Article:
We use lowercase sigma, σ, as the selection operator:

σC(R)

C is a conditional expression of the sort you use in traditional programming languages. It returns true or false when applied to a tuple. In relational algebra, a condition can refer only to constants or to attributes in the relation.

For example, using the relations R and S above, σgenre='scifi'(S) produces:

name                 year   length   genre
--------------------------------------------
The same selection applied to the Alice relation from our exercise returns a relation with two tuples:
name                 year   length   genre
--------------------------------------------
Star Trek            1979   132      scifi

The fourth question on the opening exercise asked for a selection: σlength>120(Kurt).

We can also write compound conditions. To find the set of scifi movies longer then two hours that Kurt likes, we could say σlength>120 AND genre='scifi'(Kurt).

The little bit of SQL we learned last week gave us tools for implementing simple projections and selections:

• To project, we can write SELECT attribute with no WHERE clause.
• To select, we can write SELECT * WHERE and express the condition C as the condition on the WHERE clause.
We will be extending our knowledge of how to express relational algebra using SQL in the coming sessions. We already extended it once today: to ensure that a projection returns a set, we need to use the DISTINCT clause.

### Operations that Combine Relations

Back in school, you may have learned another set operation that combines two sets: R ⨯ S, the product of two sets. This is also called the "Cartesian product" or the "cross product". R ⨯ S creates a set of all possible pairs where the first item in the pair is in R and the second item is in S. For example, the product of {a, b} and {c, d, e} is {(a,c), (a,d), (a,e), (b,c), (b,d), (b,e)}.

In the relational algebra, the sets are relations and work much the same. Rather than create an ordered pair, though, the product creates a longer tuple, containing all the attributes of R and all the attributes of S.

To see how this works, consider these relations:

A B C           C D
-----  R        ---  S
1 2 3           7 8
4 5 6           3 9
6 0
The result of R ⨯ S will be this relation:
A    B   R.C  S.C   D
---------------------  R ⨯ S
1    2    3    7    8
1    2    3    3    9
1    2    3    6    0
4    5    6    7    8
4    5    6    3    9
4    5    6    6    0
Note that this relation pairs each tuple from R with every tuple from S. Both R and S have an attribute named C, so the relation has to invent new names. We will usually disambiguate conflicts of this sort with member-style dot notation.

Note also that this relation has six tuples and five attributes. There are two tuples in R paired with each of the three tuples in S, for |A| * |B| = 6 rows. R has three attributes and S two, which gives us |A attributes| + |B attributes| columns.

We saw a free-range example of the product at the end of Week 5's second session. Here is a simpler version:

sqlite> SELECT * FROM R, S;
1    2    3    7    8
1    2    3    3    9
1    2    3    6    0
4    5    6    7    8
4    5    6    3    9
4    5    6    6    0
We'll have to create SQL tables for R and S to see this result!

We could do the same thing with Alice and Kurt's favorite movies:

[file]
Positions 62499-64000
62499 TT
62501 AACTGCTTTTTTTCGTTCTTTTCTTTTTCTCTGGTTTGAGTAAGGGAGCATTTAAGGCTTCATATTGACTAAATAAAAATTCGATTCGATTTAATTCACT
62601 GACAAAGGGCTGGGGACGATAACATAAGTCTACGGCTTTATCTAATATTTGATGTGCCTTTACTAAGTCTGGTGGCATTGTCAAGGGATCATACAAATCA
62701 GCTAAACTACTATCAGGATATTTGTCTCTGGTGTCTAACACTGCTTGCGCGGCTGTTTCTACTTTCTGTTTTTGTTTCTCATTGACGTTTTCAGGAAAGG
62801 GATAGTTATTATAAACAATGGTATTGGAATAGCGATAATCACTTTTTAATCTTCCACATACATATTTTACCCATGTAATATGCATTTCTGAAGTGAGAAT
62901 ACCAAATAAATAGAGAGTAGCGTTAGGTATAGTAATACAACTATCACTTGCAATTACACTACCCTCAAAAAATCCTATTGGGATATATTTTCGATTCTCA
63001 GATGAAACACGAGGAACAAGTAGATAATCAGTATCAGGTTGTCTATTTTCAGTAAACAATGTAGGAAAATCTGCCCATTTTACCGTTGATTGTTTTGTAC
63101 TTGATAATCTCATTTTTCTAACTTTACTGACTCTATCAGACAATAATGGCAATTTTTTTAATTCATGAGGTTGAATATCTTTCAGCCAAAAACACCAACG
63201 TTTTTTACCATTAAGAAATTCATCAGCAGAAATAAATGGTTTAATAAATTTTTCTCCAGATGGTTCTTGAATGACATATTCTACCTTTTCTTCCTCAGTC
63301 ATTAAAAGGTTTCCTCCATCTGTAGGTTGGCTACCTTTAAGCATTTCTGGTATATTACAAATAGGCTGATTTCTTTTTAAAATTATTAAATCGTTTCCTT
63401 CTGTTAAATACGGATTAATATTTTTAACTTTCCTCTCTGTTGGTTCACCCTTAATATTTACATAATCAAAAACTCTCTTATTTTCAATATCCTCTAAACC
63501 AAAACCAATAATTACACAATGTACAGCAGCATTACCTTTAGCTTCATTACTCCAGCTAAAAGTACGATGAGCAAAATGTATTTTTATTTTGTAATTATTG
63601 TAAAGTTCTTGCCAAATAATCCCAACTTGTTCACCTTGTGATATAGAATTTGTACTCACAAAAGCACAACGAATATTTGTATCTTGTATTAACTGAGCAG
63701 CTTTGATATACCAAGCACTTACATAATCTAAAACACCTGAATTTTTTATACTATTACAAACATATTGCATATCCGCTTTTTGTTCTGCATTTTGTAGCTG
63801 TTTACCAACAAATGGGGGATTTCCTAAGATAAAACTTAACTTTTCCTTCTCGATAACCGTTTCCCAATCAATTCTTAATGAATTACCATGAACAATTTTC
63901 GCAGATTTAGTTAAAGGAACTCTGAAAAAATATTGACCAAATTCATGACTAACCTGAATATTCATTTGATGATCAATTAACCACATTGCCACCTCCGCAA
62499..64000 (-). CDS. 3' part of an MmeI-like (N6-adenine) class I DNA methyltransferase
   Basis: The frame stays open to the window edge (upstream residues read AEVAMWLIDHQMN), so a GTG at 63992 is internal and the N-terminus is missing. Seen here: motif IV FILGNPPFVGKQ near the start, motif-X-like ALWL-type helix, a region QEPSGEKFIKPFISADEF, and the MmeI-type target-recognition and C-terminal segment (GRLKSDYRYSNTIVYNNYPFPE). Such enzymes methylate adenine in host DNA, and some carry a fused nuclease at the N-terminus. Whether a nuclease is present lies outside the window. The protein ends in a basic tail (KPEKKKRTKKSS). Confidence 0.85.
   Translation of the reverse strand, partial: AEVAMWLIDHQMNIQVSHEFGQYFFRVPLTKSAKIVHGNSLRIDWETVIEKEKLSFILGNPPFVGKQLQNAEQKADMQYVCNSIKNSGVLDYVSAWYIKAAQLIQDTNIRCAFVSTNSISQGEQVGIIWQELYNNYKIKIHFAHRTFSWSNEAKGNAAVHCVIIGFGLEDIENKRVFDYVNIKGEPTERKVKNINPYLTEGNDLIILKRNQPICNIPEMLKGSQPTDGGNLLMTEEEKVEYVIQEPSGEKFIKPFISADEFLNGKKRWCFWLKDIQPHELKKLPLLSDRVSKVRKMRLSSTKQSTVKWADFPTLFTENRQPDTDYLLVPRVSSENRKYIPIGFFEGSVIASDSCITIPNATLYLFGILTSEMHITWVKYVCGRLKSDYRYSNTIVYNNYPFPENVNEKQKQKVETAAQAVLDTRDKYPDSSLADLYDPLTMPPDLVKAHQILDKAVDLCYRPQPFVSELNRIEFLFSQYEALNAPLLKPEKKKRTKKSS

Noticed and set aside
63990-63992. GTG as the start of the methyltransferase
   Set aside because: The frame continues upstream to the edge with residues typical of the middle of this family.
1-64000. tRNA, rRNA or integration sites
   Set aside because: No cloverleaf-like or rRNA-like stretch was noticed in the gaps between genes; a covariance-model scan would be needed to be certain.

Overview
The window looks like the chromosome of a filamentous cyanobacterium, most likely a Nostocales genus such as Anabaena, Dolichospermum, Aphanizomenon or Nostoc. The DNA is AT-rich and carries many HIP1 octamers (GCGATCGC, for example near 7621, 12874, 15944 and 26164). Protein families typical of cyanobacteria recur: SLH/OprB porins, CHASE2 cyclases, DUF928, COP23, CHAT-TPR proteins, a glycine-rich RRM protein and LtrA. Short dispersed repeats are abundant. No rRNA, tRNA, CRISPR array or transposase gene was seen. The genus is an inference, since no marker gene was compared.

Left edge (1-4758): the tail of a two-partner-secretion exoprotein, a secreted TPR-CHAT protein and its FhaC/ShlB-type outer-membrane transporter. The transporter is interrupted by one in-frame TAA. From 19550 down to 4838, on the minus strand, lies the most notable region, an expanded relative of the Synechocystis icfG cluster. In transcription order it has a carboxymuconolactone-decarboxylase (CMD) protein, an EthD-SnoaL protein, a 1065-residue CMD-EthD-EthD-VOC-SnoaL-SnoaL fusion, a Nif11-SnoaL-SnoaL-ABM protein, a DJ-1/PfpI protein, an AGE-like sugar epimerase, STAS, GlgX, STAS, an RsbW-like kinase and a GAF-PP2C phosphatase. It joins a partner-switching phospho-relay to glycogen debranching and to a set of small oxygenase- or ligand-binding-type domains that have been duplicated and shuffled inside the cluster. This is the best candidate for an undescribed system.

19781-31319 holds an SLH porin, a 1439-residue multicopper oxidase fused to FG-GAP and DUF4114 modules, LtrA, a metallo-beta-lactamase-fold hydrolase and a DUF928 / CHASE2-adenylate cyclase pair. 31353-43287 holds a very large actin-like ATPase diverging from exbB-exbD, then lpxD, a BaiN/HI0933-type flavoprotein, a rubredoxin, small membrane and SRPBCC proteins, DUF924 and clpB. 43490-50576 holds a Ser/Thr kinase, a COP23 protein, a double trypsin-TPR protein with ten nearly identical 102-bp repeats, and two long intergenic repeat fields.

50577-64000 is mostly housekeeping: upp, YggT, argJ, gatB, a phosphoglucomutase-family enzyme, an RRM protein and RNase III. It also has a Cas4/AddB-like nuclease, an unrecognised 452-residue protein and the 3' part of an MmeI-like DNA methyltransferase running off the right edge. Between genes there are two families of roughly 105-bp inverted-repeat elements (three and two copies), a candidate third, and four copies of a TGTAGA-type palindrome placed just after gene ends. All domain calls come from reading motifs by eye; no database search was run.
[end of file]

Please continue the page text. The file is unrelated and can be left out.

sqlite> SELECT * FROM Alice, Kurt;
The Big Chill|1983|105|drama|Black Panther|2018|134|action
The Big Chill|1983|105|drama|The Princess Bride|1987|98|fantasy
...
Star Trek|1979|132|scifi|48 Hrs.|1982|96|comedy
Star Trek|1979|132|scifi|The Big Chill|1983|105|drama
That's a long list. How many tuples does the new relation contain? How many attributes?

We will learn about other ways to combine relations in the next few sessions. You will learn about an expecially valuable one in this week's online session: the natural join.

### Summary: Expressing Relational Algebra Operators in SQL

At this point, we have seen simple "atoms" of SQL for expressing three of the relational algebra operators we learned today:

πa1,...(R)   ~= SELECT a1,... from R;
σC(R)       ~= SELECT * FROM R WHERE C;
R ⨯ S       ~= SELECT * FROM R, S;

What about those basic set operators, union, intersection, and difference? SQL has specific operators for all three!

It would be nice if it were as simple as Alice ⋂ Kurt, but SQL doesn't allow us to refer to relations that way. We have to use SELECT expressions to create a relation to operate on:

sqlite> SELECT * FROM Alice
UNION
SELECT * FROM Kurt;
48 Hrs.|1982|96|comedy
Black Panther|2018|134|action
Lethal Weapon|1987|109|action
Return of the Jedi|1983|131|scifi
Star Trek|1979|132|scifi
The Big Chill|1983|105|drama
The Princess Bride|1987|98|fantasy
The Princess Bride|2020|98|fantasy
The Replacements|2000|118|comedy

sqlite> SELECT * FROM Alice
INTERSECT
SELECT * FROM Kurt;
Black Panther|2018|134|action
Lethal Weapon|1987|109|action
Star Trek|1979|132|scifi
The Big Chill|1983|105|drama
The Princess Bride|1987|98|fantasy
The Replacements|2000|118|comedy
The operator for set difference draws more on natural language mathematical terminology:
sqlite> SELECT * FROM Alice
EXCEPT
SELECT * FROM Kurt;
The Princess Bride|2020|98|fantasy

sqlite> SELECT * FROM Kurt
EXCEPT
SELECT * FROM Alice;
48 Hrs.|1982|96|comedy
Return of the Jedi|1983|131|scifi

So:

πa1,...(R)   ~= SELECT a1,... from R;
σC(R)       ~= SELECT * FROM R WHERE C;
R ⨯ S       ~= SELECT * FROM R, S;

R ⋃ S       ~= SELECT * FROM R  UNION      SELECT * FROM S;
R ⋂ S       ~= SELECT * FROM R  INTERSECT  SELECT * FROM S;
R – S       ~= SELECT * FROM R  EXCEPT     SELECT * FROM S;

We won't use some of these expressions often, but perhaps they will help you as you learn and use relational algebra.

Eugene Wallingford ..... wallingf@cs.uni.edu ..... September 29, 2020